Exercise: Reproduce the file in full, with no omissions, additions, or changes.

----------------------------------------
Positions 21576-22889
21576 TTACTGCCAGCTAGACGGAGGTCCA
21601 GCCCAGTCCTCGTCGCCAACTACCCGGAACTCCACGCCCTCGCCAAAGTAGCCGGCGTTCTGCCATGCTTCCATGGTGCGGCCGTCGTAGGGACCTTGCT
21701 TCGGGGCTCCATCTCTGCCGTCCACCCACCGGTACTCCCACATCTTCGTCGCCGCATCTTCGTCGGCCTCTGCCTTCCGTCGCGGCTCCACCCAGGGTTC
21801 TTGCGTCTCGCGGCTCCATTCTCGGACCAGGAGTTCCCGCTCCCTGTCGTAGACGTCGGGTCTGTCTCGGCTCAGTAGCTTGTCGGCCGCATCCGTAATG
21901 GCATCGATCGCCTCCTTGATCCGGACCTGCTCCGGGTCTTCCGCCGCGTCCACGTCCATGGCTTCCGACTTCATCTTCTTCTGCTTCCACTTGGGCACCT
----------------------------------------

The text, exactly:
Positions 21576-22889
21576 TTACTGCCAGCTAGACGGAGGTCCA
21601 GCCCAGTCCTCGTCGCCAACTACCCGGAACTCCACGCCCTCGCCAAAGTAGCCGGCGTTCTGCCATGCTTCCATGGTGCGGCCGTCGTAGGGACCTTGCT
21701 TCGGGGCTCCATCTCTGCCGTCCACCCACCGGTACTCCCACATCTTCGTCGCCGCATCTTCGTCGGCCTCTGCCTTCCGTCGCGGCTCCACCCAGGGTTC
21801 TTGCGTCTCGCGGCTCCATTCTCGGACCAGGAGTTCCCGCTCCCTGTCGTAGACGTCGGGTCTGTCTCGGCTCAGTAGCTTGTCGGCCGCATCCGTAATG
21901 GCATCGATCGCCTCCTTGATCCGGACCTGCTCCGGGTCTTCCGCCGCGTCCACGTCCATGGCTTCCGACTTCATCTTCTTCTGCTTCCACTTGGGCACCT